Light continues to echo three years after stellar outburst

Feb 03, 2005
Star V838 Monocerotis (V838 Mon)

The Hubble Space Telescope's latest image of the star V838 Monocerotis (V838 Mon) reveals dramatic changes in the illumination of surrounding dusty cloud structures. The effect, called a light echo, has been unveiling never-before-seen dust patterns ever since the star suddenly brightened for several weeks in early 2002.

The illumination of interstellar dust comes from the red supergiant star at the middle of the image, which gave off a pulse of light three years ago, somewhat similar to setting off a flashbulb in a darkened room. The dust surrounding V838 Mon may have been ejected from the star during a previous explosion, similar to the 2002 event.

The echoing of light through space is similar to the echoing of sound through air. As light from the stellar explosion continues to propagate outwards, different parts of the surrounding dust are illuminated, just as a sound echo bounces off of objects near the source, and later, objects further from the source. Eventually, when light from the back side of the nebula begins to arrive, the light echo will give the illusion of contracting, and finally it will disappear.

V838 Mon is located about 20,000 light-years away from Earth in the direction of the constellation Monoceros, placing the star at the outer edge of our Milky Way galaxy. The Hubble telescope has imaged V838 Mon and its light echo several times since the star's outburst. Each time Hubble observes the event, different thin sections of the dust are seen as the pulse of illumination continues to expand away from the star at the speed of light, producing a constantly changing appearance. During the outburst event whose light reached Earth in 2002, the normally faint star suddenly brightened, becoming 600,000 times more luminous than our Sun.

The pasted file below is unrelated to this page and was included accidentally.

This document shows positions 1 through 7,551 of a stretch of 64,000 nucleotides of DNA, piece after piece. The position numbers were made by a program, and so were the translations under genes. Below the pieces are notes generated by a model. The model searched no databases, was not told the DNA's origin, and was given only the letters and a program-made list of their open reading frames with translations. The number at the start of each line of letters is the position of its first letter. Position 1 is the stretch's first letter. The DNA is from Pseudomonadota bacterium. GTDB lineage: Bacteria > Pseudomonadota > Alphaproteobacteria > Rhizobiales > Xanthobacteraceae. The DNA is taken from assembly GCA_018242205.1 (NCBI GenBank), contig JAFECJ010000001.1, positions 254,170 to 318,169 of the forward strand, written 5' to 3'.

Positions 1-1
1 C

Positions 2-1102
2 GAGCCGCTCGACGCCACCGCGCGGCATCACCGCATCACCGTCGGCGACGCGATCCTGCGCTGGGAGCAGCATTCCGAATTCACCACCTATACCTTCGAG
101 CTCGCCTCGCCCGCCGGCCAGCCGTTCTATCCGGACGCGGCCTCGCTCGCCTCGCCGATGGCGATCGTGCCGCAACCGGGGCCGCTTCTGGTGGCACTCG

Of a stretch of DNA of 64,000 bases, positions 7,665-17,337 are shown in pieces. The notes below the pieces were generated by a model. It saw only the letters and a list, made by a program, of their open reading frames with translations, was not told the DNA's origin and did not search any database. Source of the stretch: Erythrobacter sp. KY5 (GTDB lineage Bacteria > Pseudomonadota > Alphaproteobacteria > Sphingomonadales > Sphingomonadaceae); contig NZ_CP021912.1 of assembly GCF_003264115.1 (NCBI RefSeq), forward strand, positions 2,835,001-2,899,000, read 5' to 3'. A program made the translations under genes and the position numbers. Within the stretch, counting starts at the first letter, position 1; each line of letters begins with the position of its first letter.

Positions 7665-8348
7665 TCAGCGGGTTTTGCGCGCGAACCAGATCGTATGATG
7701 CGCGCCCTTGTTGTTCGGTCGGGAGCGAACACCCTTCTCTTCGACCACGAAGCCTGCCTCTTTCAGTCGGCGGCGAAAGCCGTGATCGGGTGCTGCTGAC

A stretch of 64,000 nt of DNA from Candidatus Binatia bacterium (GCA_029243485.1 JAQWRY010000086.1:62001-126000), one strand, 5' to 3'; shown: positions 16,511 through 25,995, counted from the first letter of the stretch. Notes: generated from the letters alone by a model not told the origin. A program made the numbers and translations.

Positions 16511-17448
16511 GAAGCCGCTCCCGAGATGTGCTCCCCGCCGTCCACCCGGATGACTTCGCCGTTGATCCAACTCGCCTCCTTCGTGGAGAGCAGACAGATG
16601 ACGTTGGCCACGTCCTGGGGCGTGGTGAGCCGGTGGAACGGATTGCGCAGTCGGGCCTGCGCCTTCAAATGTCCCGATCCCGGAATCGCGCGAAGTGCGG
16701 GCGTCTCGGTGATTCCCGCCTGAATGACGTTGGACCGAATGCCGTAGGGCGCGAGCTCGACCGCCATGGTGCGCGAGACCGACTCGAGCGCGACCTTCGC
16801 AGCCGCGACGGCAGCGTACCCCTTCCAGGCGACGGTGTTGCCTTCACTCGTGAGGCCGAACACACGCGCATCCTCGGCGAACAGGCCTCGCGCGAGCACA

The new image of V838 Mon, taken with Hubble's Advanced Camera for Surveys, was prepared from images obtained through filters that isolate blue, green, and infrared light. These images have been combined to produce a full-colour picture that approximates the true colours of the light echo and the very red star near the centre.

Explore further: NASA's Curiosity Mars rover studies rock-layer contact zone

Related Stories

RS Puppis puts on a spectacular light show

Dec 17, 2013

The NASA/ESA Hubble Space Telescope has observed the variable star RS Puppis over a period of five weeks, showing the star growing brighter and dimmer as it pulsates. These pulsations have created a stunning ...

Astronomers discover light echo from supernova

Jun 04, 2013

(Phys.org) —Astronomers have discovered light echoing off material surrounding a recent supernova explosion, SN 2009ig. The dust and gas that are reflecting the light are so close to the eruption center ...

Recommended for you

What is a terrestrial planet?

14 hours ago

In studying our solar system over the course of many centuries, astronomers learned a great deal about the types of planets that exist in our universe. This knowledge has since expanded thanks to the discovery ...

Working out in artificial gravity

15 hours ago

Astronauts on the International Space Station (ISS) have a number of exercise options, including a mechanical bicycle bolted to the floor, a weightlifting machine strapped to the wall, and a strap-down treadmill. ...

User comments : 0

Please sign in to add a comment. Registration is free, and takes less than a minute. Read more

Click here to reset your password.
Sign in to get notified via email when new comments are made.